The cost of bad leadership is tremendous. So Should we invest in leadership education or is it just hopeless? @dducheyne argues that we should change our view on leadership.

Disappointment

Recently, I did a keynote with Leaders in Mind in Düsseldorf. I talked about sustainable leadership. I asked the audience what % of leaders actually met expectations. The % that I got from the people present was frighteningly low. Someone even said only one out of 100 were up to standard. There seems to be a lot of bad leadership around.

In VUCA times we need leadership  to respond quickly to changes. But we seem to have been unable to build lasting leadership. In a recent HR conference I attended, participants reported their fatigue, their disappointment and their fatalism. Pfeffer rightly says that most leaders do not display humanistic behaviour and are selfish. And indeed, to climb the corporate ladder you need to play the system and follow the unwritten rules of the political culture. To beat them, you need to become one of them.

This sounds like dispair. Should we then stop working to improve leadership? What is the point of leadership education? Or should we even replace leadership with something else? What could that be?

Let’s not be naive

Leaders have to do many things. First, they have to steer towards results. Second they have to support people so that they are able and willing to go for these results. Third, they have to make sure that the organisation is sustainable, future proof. And lastly, they need to survive the many political games, disruptions.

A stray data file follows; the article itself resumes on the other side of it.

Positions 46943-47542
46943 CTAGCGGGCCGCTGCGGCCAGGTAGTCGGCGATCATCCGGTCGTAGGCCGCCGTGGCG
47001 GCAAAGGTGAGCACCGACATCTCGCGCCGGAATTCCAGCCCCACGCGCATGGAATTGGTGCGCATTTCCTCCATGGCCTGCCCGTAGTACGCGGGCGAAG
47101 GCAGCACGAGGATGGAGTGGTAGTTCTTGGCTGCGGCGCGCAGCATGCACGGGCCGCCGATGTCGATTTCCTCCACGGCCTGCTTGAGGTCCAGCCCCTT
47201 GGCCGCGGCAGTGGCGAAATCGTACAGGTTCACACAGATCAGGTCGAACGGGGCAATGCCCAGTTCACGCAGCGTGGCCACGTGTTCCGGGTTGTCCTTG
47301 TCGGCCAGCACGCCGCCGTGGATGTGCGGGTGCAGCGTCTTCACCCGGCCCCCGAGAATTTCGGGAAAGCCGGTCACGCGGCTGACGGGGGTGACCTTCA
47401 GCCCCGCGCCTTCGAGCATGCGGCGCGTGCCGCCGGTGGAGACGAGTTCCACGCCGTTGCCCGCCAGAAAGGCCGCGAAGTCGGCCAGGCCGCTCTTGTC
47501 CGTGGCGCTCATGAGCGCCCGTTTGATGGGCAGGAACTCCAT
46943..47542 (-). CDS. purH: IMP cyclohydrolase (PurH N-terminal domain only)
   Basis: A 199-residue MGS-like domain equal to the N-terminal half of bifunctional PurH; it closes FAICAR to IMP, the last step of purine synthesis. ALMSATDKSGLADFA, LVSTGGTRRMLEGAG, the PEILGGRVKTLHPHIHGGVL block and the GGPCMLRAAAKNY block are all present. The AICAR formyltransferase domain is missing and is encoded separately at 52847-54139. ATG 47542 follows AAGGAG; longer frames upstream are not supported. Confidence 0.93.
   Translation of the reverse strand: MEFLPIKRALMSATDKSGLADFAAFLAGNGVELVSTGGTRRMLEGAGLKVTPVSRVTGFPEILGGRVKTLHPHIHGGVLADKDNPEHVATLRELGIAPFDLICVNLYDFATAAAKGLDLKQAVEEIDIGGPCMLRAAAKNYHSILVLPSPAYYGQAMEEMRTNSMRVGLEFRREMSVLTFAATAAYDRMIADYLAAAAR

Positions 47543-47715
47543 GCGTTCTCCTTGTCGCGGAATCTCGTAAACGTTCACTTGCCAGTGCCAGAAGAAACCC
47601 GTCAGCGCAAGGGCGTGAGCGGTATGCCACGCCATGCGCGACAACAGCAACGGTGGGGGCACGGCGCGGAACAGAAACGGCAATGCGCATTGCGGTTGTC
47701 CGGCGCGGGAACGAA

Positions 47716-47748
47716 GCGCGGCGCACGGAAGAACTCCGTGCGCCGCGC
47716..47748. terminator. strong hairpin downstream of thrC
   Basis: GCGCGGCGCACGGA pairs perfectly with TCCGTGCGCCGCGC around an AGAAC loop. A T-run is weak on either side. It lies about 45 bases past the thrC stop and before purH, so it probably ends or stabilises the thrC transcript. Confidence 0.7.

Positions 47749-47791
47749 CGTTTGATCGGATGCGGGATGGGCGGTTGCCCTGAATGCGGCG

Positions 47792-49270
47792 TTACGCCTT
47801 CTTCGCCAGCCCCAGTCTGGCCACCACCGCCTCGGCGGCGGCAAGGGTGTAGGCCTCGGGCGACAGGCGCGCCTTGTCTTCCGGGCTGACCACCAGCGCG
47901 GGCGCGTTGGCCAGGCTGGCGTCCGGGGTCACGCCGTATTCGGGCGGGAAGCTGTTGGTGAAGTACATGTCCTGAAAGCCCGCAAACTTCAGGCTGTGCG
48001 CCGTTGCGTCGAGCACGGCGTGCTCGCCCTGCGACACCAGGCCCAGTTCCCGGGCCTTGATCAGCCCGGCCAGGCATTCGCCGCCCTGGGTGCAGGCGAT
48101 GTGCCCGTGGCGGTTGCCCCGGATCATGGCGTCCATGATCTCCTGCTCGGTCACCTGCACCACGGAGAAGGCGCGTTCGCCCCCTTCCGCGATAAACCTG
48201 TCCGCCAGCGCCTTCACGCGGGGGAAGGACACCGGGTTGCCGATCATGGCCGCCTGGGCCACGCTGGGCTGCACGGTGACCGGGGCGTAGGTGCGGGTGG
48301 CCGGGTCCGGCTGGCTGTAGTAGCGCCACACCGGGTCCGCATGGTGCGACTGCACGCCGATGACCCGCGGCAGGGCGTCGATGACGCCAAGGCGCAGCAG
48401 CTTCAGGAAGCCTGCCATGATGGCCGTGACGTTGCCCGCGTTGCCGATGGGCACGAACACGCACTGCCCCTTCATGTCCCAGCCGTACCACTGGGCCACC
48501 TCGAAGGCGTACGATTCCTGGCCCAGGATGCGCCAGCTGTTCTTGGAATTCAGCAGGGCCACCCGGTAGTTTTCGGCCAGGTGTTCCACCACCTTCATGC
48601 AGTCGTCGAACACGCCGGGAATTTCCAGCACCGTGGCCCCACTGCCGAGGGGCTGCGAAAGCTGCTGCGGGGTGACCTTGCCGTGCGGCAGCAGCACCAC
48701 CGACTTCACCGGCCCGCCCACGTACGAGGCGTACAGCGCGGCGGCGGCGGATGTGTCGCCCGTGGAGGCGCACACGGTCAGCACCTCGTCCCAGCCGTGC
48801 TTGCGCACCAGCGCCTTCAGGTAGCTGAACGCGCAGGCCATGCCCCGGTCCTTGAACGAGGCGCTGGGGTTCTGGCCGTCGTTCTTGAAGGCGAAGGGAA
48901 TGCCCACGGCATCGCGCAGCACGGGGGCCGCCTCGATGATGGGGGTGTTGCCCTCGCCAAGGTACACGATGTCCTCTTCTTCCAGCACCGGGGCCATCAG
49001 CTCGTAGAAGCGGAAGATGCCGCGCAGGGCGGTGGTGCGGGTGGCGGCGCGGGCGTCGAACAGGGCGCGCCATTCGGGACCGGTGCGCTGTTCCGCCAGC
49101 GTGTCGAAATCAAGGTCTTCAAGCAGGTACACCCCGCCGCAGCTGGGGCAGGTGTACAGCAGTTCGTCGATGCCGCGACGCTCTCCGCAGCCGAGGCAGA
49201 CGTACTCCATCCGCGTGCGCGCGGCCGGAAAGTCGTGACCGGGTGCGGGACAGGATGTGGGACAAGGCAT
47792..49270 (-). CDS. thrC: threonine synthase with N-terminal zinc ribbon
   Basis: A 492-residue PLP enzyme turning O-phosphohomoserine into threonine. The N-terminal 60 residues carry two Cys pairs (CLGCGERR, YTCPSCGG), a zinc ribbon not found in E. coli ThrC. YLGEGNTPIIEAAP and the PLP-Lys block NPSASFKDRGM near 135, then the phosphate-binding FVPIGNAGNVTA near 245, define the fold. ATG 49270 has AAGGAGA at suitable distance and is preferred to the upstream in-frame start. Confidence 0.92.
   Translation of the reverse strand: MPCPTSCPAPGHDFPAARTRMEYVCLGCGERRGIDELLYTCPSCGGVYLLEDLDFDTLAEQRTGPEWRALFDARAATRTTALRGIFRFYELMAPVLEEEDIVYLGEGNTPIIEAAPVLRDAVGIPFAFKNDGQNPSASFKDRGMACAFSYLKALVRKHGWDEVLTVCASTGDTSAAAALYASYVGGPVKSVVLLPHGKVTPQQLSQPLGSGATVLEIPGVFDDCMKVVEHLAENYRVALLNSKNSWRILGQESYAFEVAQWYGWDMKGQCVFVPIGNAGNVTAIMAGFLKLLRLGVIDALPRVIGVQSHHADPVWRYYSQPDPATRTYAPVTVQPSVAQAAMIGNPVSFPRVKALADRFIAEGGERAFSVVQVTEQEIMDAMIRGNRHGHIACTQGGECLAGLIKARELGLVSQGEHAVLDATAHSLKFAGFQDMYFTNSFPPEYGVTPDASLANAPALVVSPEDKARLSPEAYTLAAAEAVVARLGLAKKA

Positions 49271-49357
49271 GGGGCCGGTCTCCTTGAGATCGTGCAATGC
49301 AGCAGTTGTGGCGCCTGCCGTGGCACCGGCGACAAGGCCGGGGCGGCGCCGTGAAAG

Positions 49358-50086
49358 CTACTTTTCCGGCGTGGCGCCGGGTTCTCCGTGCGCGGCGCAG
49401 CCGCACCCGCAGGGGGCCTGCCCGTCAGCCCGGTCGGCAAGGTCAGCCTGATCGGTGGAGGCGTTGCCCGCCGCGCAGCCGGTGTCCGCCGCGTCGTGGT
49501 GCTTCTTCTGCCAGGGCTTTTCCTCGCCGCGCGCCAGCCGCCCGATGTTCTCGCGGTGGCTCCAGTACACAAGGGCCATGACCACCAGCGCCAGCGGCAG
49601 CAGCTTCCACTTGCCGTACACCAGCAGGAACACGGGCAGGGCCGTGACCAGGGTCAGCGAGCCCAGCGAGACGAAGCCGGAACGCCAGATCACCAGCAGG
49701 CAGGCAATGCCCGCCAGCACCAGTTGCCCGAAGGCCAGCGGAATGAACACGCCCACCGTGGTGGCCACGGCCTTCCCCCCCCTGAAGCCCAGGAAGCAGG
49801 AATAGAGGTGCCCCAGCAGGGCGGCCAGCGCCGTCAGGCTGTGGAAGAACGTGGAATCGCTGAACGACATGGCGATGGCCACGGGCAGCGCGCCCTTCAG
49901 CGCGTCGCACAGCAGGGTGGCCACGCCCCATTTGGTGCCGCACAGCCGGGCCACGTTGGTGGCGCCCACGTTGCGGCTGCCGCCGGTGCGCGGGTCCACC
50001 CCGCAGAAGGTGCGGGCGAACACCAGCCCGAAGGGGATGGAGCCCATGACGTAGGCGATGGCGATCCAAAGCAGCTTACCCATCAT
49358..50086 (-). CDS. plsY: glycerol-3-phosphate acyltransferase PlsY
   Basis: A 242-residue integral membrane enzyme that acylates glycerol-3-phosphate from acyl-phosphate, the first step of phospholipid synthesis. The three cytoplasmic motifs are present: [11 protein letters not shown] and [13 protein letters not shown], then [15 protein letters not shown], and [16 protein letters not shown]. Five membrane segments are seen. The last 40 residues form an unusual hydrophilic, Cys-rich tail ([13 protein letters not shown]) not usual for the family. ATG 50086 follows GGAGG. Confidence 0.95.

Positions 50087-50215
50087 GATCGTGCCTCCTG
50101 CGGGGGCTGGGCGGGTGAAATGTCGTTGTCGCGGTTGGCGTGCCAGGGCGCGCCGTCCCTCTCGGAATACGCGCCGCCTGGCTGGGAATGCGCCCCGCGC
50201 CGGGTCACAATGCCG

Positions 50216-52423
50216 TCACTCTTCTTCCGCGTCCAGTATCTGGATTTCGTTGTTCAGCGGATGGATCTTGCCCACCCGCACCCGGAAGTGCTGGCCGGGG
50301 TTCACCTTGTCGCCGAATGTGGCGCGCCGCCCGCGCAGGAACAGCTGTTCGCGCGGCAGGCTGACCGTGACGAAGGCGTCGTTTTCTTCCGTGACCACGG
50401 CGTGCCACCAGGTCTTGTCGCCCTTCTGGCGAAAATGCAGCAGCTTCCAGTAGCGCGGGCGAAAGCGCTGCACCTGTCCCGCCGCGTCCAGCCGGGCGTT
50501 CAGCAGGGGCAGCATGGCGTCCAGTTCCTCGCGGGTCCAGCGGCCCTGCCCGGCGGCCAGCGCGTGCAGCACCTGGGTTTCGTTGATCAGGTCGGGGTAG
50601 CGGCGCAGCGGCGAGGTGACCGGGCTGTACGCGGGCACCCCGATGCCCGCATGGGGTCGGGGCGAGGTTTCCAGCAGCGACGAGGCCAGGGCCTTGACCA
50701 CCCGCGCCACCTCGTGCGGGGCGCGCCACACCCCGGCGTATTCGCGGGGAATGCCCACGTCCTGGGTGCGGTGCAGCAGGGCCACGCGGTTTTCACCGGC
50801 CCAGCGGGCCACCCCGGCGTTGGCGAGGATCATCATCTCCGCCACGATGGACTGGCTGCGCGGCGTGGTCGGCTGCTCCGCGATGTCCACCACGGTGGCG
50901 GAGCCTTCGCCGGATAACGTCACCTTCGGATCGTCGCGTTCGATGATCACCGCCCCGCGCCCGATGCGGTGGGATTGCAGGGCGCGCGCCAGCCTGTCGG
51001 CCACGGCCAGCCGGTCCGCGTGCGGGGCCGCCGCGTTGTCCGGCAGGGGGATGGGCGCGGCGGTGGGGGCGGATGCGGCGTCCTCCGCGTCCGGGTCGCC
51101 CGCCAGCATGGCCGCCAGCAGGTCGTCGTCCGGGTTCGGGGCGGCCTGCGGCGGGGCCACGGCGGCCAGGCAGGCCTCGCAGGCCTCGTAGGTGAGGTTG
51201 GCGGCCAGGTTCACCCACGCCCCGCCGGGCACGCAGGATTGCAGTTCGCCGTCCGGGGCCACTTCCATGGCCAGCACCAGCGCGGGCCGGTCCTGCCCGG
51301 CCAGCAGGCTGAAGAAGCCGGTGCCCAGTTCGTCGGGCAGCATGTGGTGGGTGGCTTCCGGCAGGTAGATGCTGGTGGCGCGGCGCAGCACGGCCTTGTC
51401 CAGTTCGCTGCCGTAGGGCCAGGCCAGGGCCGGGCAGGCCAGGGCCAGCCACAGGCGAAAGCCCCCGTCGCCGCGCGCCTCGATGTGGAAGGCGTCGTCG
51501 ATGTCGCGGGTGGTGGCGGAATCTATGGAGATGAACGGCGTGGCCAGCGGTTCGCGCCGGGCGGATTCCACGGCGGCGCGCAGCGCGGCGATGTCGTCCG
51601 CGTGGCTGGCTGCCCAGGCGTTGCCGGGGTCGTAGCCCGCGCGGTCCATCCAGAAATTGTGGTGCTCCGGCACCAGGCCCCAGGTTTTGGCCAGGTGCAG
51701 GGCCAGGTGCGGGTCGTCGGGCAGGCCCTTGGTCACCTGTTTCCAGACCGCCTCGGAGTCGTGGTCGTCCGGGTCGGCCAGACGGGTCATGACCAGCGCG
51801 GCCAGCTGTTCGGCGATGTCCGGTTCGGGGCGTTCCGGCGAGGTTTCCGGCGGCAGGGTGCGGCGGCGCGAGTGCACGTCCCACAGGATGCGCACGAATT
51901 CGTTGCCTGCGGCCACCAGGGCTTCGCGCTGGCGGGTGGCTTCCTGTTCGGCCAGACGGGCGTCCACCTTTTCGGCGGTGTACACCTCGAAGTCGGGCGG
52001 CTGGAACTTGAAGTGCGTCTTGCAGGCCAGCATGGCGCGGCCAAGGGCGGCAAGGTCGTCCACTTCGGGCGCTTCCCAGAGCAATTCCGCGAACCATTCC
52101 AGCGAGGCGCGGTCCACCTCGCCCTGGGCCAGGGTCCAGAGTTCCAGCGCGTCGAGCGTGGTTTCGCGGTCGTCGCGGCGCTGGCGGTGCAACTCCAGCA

I mainly talk about two Ss, supporting people through sustainable leadership. But I know we should not neglect the steering and the surviving. Bad quality of leadership arises when the focus lies on only one of them, especially surviving. If that happens the objective of leadership becomes self-centred. And this is what often happens in politics. Politicians are tempted not to take the right decisions, but the decisions that get them re-elected.

bad leadership
4 functions for leadership (the colours have no meaning)

 

The message is: leaders should focus on all 4 and adapt their leadership actions according to the situation at hand. Someone who works in a highly political or even toxic environment can create optimal conditions in their own team (downwards) but might need to engage in survival mode when dealing with the board. The biggest challenge is then to make sure that the one behaviour (survival) does not jeopardise other behaviours. Leaders who find themselves under pressure might take short-cuts that are harmful.